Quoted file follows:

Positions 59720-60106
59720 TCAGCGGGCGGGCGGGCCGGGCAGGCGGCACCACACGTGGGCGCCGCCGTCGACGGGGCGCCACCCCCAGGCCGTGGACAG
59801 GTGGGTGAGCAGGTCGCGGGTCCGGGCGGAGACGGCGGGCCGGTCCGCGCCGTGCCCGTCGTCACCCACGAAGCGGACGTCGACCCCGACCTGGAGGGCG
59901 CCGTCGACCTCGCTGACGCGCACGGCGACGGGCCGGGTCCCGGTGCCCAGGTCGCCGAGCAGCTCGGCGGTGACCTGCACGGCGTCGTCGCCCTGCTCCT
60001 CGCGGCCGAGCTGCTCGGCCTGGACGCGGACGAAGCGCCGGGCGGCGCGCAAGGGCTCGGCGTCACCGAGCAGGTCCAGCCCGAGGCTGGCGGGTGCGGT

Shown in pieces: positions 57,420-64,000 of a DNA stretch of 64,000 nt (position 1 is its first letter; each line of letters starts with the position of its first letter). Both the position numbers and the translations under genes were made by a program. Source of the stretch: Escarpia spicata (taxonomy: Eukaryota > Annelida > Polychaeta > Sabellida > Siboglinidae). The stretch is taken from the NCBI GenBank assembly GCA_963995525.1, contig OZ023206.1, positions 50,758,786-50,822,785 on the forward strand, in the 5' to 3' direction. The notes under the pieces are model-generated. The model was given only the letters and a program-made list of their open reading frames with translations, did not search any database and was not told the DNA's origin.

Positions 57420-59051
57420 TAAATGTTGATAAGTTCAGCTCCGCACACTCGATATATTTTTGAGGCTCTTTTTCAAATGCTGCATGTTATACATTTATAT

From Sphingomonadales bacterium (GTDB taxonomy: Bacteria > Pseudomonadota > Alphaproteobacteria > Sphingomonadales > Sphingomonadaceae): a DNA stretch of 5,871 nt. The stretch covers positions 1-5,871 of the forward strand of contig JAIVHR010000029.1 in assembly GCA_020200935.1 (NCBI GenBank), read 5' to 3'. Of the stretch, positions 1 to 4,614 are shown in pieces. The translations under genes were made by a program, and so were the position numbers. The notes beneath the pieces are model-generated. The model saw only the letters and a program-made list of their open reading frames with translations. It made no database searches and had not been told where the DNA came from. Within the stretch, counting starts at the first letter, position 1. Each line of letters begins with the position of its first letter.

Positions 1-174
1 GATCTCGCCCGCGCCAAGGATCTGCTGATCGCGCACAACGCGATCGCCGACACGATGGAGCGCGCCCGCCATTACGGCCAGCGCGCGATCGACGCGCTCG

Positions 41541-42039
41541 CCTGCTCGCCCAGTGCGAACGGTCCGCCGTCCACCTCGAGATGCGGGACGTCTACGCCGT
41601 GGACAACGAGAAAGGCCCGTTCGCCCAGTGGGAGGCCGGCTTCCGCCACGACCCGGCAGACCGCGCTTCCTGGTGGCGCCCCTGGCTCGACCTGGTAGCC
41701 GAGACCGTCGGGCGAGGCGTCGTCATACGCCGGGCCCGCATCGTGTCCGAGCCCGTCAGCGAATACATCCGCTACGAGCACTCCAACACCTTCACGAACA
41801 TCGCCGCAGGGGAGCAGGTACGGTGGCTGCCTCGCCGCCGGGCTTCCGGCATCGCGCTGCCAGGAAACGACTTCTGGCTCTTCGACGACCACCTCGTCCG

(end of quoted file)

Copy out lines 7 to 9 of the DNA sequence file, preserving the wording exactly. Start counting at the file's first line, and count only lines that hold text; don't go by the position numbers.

Positions 57420-59051
57420 TAAATGTTGATAAGTTCAGCTCCGCACACTCGATATATTTTTGAGGCTCTTTTTCAAATGCTGCATGTTATACATTTATAT

From Sphingomonadales bacterium (GTDB taxonomy: Bacteria > Pseudomonadota > Alphaproteobacteria > Sphingomonadales > Sphingomonadaceae): a DNA stretch of 5,871 nt. The stretch covers positions 1-5,871 of the forward strand of contig JAIVHR010000029.1 in assembly GCA_020200935.1 (NCBI GenBank), read 5' to 3'. Of the stretch, positions 1 to 4,614 are shown in pieces. The translations under genes were made by a program, and so were the position numbers. The notes beneath the pieces are model-generated. The model saw only the letters and a program-made list of their open reading frames with translations. It made no database searches and had not been told where the DNA came from. Within the stretch, counting starts at the first letter, position 1. Each line of letters begins with the position of its first letter.